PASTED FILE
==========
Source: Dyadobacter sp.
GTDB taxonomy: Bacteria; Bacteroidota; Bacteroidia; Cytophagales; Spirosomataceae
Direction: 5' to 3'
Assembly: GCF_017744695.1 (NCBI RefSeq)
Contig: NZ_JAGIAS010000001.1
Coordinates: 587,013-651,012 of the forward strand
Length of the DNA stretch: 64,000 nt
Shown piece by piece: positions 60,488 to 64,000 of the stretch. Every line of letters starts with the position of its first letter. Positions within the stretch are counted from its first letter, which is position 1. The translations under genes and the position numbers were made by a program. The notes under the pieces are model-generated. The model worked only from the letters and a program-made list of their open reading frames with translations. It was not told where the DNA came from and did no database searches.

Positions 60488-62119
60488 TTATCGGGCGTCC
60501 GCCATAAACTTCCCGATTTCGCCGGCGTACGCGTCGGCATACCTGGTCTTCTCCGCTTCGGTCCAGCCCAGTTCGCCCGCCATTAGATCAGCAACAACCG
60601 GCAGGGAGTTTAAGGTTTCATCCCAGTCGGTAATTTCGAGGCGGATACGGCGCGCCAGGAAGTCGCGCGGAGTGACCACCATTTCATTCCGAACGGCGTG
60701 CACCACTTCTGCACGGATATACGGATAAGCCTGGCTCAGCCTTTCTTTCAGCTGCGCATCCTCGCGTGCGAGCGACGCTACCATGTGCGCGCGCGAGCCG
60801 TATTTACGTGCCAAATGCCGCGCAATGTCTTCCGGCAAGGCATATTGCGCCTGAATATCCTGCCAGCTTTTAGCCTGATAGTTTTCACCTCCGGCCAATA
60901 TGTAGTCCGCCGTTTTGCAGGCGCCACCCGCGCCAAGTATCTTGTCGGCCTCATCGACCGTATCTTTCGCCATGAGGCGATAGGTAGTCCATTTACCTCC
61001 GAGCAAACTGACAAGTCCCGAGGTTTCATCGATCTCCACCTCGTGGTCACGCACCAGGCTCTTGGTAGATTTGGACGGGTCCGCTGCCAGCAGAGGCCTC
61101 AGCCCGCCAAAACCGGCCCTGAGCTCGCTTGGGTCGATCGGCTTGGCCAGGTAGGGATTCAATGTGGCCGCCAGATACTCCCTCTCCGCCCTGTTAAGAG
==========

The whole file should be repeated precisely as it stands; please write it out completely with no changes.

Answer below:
Source: Dyadobacter sp.
GTDB taxonomy: Bacteria; Bacteroidota; Bacteroidia; Cytophagales; Spirosomataceae
Direction: 5' to 3'
Assembly: GCF_017744695.1 (NCBI RefSeq)
Contig: NZ_JAGIAS010000001.1
Coordinates: 587,013-651,012 of the forward strand
Length of the DNA stretch: 64,000 nt
Shown piece by piece: positions 60,488 to 64,000 of the stretch. Every line of letters starts with the position of its first letter. Positions within the stretch are counted from its first letter, which is position 1. The translations under genes and the position numbers were made by a program. The notes under the pieces are model-generated. The model worked only from the letters and a program-made list of their open reading frames with translations. It was not told where the DNA came from and did no database searches.

Positions 60488-62119
60488 TTATCGGGCGTCC
60501 GCCATAAACTTCCCGATTTCGCCGGCGTACGCGTCGGCATACCTGGTCTTCTCCGCTTCGGTCCAGCCCAGTTCGCCCGCCATTAGATCAGCAACAACCG
60601 GCAGGGAGTTTAAGGTTTCATCCCAGTCGGTAATTTCGAGGCGGATACGGCGCGCCAGGAAGTCGCGCGGAGTGACCACCATTTCATTCCGAACGGCGTG
60701 CACCACTTCTGCACGGATATACGGATAAGCCTGGCTCAGCCTTTCTTTCAGCTGCGCATCCTCGCGTGCGAGCGACGCTACCATGTGCGCGCGCGAGCCG
60801 TATTTACGTGCCAAATGCCGCGCAATGTCTTCCGGCAAGGCATATTGCGCCTGAATATCCTGCCAGCTTTTAGCCTGATAGTTTTCACCTCCGGCCAATA
60901 TGTAGTCCGCCGTTTTGCAGGCGCCACCCGCGCCAAGTATCTTGTCGGCCTCATCGACCGTATCTTTCGCCATGAGGCGATAGGTAGTCCATTTACCTCC
61001 GAGCAAACTGACAAGTCCCGAGGTTTCATCGATCTCCACCTCGTGGTCACGCACCAGGCTCTTGGTAGATTTGGACGGGTCCGCTGCCAGCAGAGGCCTC
61101 AGCCCGCCAAAACCGGCCCTGAGCTCGCTTGGGTCGATCGGCTTGGCCAGGTAGGGATTCAATGTGGCCGCCAGATACTCCCTCTCCGCCCTGTTAAGAG